Blog - Why Bad Things Happen to Good People - An Economic Analogy

  • By Pastor Chad Wagner
  • on Saturday, July 27, 2013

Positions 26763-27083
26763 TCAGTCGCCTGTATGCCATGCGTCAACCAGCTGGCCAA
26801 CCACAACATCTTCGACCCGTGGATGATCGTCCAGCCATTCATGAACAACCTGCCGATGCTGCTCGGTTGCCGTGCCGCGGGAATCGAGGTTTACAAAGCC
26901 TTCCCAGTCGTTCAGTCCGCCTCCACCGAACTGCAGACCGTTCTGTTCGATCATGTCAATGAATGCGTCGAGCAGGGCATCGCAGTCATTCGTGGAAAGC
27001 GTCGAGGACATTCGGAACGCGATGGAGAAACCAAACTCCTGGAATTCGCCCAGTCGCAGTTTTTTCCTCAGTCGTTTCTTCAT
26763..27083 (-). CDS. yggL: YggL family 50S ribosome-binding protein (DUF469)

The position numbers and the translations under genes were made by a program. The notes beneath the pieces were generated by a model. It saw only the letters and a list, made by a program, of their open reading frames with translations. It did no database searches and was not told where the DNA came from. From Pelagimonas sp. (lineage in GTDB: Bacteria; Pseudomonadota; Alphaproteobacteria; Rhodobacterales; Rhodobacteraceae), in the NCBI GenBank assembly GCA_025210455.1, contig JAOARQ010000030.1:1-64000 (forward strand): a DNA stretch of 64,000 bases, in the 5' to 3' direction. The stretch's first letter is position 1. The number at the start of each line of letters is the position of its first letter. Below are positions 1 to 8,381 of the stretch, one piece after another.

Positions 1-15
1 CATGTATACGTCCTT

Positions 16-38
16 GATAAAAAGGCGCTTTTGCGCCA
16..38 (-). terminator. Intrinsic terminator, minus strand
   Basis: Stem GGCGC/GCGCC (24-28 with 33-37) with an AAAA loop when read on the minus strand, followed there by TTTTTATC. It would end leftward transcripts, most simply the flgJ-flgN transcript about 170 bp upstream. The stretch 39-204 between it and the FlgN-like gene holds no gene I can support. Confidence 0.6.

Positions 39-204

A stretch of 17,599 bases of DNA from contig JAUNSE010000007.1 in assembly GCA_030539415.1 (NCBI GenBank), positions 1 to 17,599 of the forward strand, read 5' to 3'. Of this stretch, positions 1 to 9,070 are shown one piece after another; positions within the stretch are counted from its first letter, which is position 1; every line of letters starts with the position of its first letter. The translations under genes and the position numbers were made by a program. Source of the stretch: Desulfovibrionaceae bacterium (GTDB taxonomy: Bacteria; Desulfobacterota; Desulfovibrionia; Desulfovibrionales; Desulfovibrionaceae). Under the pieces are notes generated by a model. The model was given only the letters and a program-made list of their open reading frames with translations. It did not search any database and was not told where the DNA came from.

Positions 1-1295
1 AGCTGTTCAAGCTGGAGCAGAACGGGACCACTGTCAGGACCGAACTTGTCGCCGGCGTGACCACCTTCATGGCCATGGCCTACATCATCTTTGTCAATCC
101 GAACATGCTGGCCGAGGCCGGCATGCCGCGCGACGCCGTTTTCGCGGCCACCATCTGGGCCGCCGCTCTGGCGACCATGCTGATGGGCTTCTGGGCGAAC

When a tragedy happens in our lives (a loved one dies, a baby is born with a disease, we lose a job, etc.) we often ask, "Why did this happen to me?" or "Why does God allow bad things to happen to good people?". The short answer is that the cause of all death and suffering is sin, as the scripture saith, "Wherefore, as by one man sin entered into the world, and death by sin; and so death passed upon all men, for that all have sinned:" (Rom 5:12). Because of sin, both the first man Adam's and our own, this world is under the "bondage of corruption" (Rom 8:21) and "we know that the whole creation groaneth and travaileth in pain together until now" (Rom 8:22). Suffering comes with the sinful package. We Christians know and accept that suffering in general is the result of sin. But often the question for us is not so much why the world suffers because of sin, but why I or those close to me suffer because of sin. Sometimes we, or those close to us, suffer because of judgment for our own sin, and the Bible is full of examples of that (Jonah, David, Lot's wife, Israel, etc.). We understand that we reap what we sow (Gal 6:7-8) and God takes vengeance and judges His people (Heb 10:30). But what about those times when we or a loved one suffers, and we can find no direct correlation between it and a sin that we committed? Why would the suffering that is allotted to mankind in general for sin happen to me when I didn't do anything specific to merit it? Why did my child get killed in a car accident instead of someone else's child? Why was I diagnosed with cancer instead of someone else in this fallen world? Let's see if an analogy from economics might help. If a person goes out and buys a house and cars that he can't afford and runs up a credit card, and consequently goes bankrupt, any reasonable person can see a cause and effect relationship between the man's actions and the resulting judgment. This would be tantamount to a person suffering for a sin he committed, and this analogy is not far off because in the Bible sin is referred to as debt (Mat 6:12 c/w Luk 11:4). Now suppose that one lives in a country in which the government and the people in general are deep in debt. Suppose the government runs trillion dollar deficits each year to finance their military industrial complex which is used to police the world, entitlement program ponzi schemes, socialized healthcare, and socialized education and housing in the form of government guaranteed loans. Suppose that in order to finance all this cradle-to-grave government and military adventurism, the government must borrow huge sums of money from other nations, and in order to be able to pay just the interest on it, that government's central bank must keep interest rates artificially low by printing large quantities of digital money that is not worth the paper it's not printed on, and then use it to buy government bonds and mortgage backed securities. Suppose that these artificially low interest rates send false signals to the market which causes malinvestment and asset bubbles (tech, housing, and bond bubbles, for instance). Suppose that this boom and bust business cycle created by cheap money eventually causes these bubbles to burst and the result is massive unemployment and you lose your job. Suppose that during all this monetary and fiscal insanity, you were being wise and prudent and living below your means and saving money. Your question would then be, "Why did I lose my job when I wasn't the one living irresponsibly?". Do you see the parallel now? There was a general judgment across the economy that was precipitated by the economic sins of the population at large, and that judgment happened to fall on you and cause you to lose your job, but didn't fall on your neighbor who might not have been living as prudently as you. The suffering due to losing your job that you encountered was not a direct result of an economic sin you committed, but rather you were collateral damage in the economy suffering at large. The same thing happens in life with regard to suffering for sin. Sometimes God allows bad things to happen to good people due to no fault of their own such as John the Baptist and James who were both killed, being innocent (Mar 6:27; Act 12:1-2). God can allow this kind of evil to happen because the human race is under sin. Sometimes God allows evil and suffering to happen to someone due to no specific sin on their or their parents' part just so the works of God can be made manifest in that person, such as He did for the man who was born blind (Joh 9:1-3). That's just life in this world: sometimes good and bad happen to good and bad people alike. So the next time evil befalls you and you are suffering due to no perceivable cause of your own, remember the following scriptures from Solomon: Ecc 2:15 - Then said I in my heart, As it happeneth to the fool, so it happeneth even to me; and why was I then more wise? Then I said in my heart, that this also is vanity. Ecc 7:15 - All things have I seen in the days of my vanity: there is a just man that perisheth in his righteousness, and there is a wicked man that prolongeth his life in his wickedness. Ecc 8:14 - There is a vanity which is done upon the earth; that there be just men, unto whom it happeneth according to the work of the wicked; again, there be wicked men, to whom it happeneth according to the work of the righteous: I said that this also is vanity. Ecc 9:2 - All things come alike to all: there is one event to the righteous, and to the wicked; to the good and to the clean, and to the unclean; to him that sacrificeth, and to him that sacrificeth not: as is the good, so is the sinner; and he that sweareth, as he that feareth an oath.
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